Many Americans fear the federal fiscal train wreck will turn us into Greece. But, barring major change, they need look no further than California to see what this future portends. Relying on ever-higher taxes to fund payments to an outsized population of benefit recipients is a recipe for exporting prosperity. That is one California trend that other states emulate at their peril....

(ht KyleKyllan)


  1. Two bits of good news:
    1. That tax hike will NEVER get approved by the voters. (if it does then it is well and truly over in the Golden State)
    2. California can't print paper money to cover the shortfall. And their bonds will be junk. So the crash will be loud! Maybe THAT will wake the somnolent sheeple.

  2. Bob, I trust you when you say that things are heating up in SillyCON Valley, but, overall, things are not going well here in California. To wit, February retail sales and use tax collections are 25% below one year ago levels.

    Page four, http://www.sco.ca.gov/Files-ARD/CASH/fy1112_feb.pdf

    That drop is almost hilarious.

    But, things must be improving modestly, as the FYTD (Jul.-Feb.) drop is even greater, 27%.

    1. Sales tax rate dropped by 1% last summer (from 7.25% to 6.25%) when temporary tax increase expired and could not be renewed, probably explains most of that decrease.

  3. I would argue that California's problems go back farther than the mid '80s. I came to live in Southern California in 1981, and things were booming, but only because SoCal was pretty much the center of the rapidly-expanding military industrial complex (of which I was a part, unfortunately). Almost all of my friends are in SoCal, and I love all the hobbies I can, and do pursue here (acting, music, you name it....). If it weren't for those factors, I'd already be gone. If the voters passed a 12.5% top bracket above the already crushing 10% state tax, that's probably the last straw for me.

    But I have to agree with Capn Mike. It's very unlikely to pass. I don't think even Californians are that stupid...... but I might be wrong.

    1. Don't ever underestimate your fellow citizens when it comes to voting to tax others under the belief that doing so will mean that they themselves will not be made to pay more. This most idiotic thing about all this is that the state and federal tax systems are making this country extremely dependent on the well being of a small group of people. God help these governments and their precarious finances when the top 5% has a bad earnings year. I live in Florida where the state gets into your pocket via real-estate taxes. A $1mil house requires you to pay roughly $24,000 a year in taxes for the privilege of living in your home. I was going to buy on the water in the US, but instead bought waterfront over in the Bahamas. While the r/e taxes are bad enough in Florida, at least I have a choice and can buy cheaper. I couldn't imagine living in a state like California that sees me as nothing but tax cattle.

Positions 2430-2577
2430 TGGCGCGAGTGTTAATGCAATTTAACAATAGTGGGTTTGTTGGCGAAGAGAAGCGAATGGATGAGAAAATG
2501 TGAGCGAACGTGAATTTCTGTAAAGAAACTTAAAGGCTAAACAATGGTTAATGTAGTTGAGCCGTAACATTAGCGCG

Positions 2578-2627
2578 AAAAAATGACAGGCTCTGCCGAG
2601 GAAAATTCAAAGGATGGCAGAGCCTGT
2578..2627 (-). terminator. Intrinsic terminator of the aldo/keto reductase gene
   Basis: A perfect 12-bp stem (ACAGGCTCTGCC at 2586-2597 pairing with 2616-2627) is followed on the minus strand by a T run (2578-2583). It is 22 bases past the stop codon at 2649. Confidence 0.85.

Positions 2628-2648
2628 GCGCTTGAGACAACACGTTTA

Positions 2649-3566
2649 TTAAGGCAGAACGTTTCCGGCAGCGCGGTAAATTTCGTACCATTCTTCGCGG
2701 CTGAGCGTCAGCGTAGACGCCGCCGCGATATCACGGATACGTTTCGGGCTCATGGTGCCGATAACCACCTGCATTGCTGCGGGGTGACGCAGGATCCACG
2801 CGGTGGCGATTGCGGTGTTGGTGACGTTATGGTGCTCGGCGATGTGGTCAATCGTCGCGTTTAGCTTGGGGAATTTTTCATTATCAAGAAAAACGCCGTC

4. We have just the answer for California; push them out of the US dollar and allow their new currency to deflate. They will then bask in the riches of the employers who then come calling for cheap labor, their problems solved, their economy once again vibrant, their problems solved.

  5. I've been reading about what a train wreck California is for years. It never seems to collapse. Maybe they're getting cash from the Feds.

  6. You should ask Congressman Hank Johnson http://www.youtube.com/watch?v=zNZczIgVXjg&feature=player_embedded

  7. We left the golden welfare state in 2000 and have never looked back.

    1. ...damn, I moved my business outa there 25 years ago, and never looked back.

      Started having trouble with the California Board of Equalization; they are accustomed to getting away with bullying businesses (timber, in this case) into just paying their arbitrary assessments (timber has many age classes and species; different tax rates therefore).

      If you decide to go to the mat with them, your life becomes hell. The BE personnel are proud of their sadism; they do their best to ruin your reputation. So, I moved the business and started enjoying life and the timber business again...a lot of business isn't so easy to move, and my heart goes out to them....

  8. I lived in CA briefly, 1987 - 1990; on the ballot in 1990 was an "initiative" to raise taxes to pay to "shave the whales, hug the trees, buy lots of land for parks and all the other feel-good madness that possessed them" (can't remember who said that, darn it!); they wanted six billion or so of bonded indebtedness. Out of 100+ counties in CA, only six voted for it, and it PASSED (S.F., L.A., S.D and Sacramento). I saw the writing on the wall, sold my shack (made a tidy profit from the next fool) and moved out.
    Would not take a job in CA now; it was bad then, insanity has prevailed now.

  9. I'm not optimistic regarding this vote. Those who will vote for the increase will usually not pay for it. Some who would pay will still vote for, you know, to balance some bad karma. All in all, it may pass and Texas is very humid.

  10. Did they really say CA's outstanding public schools!? These people are know-nothings. CA gov't schools are the bottom of the list.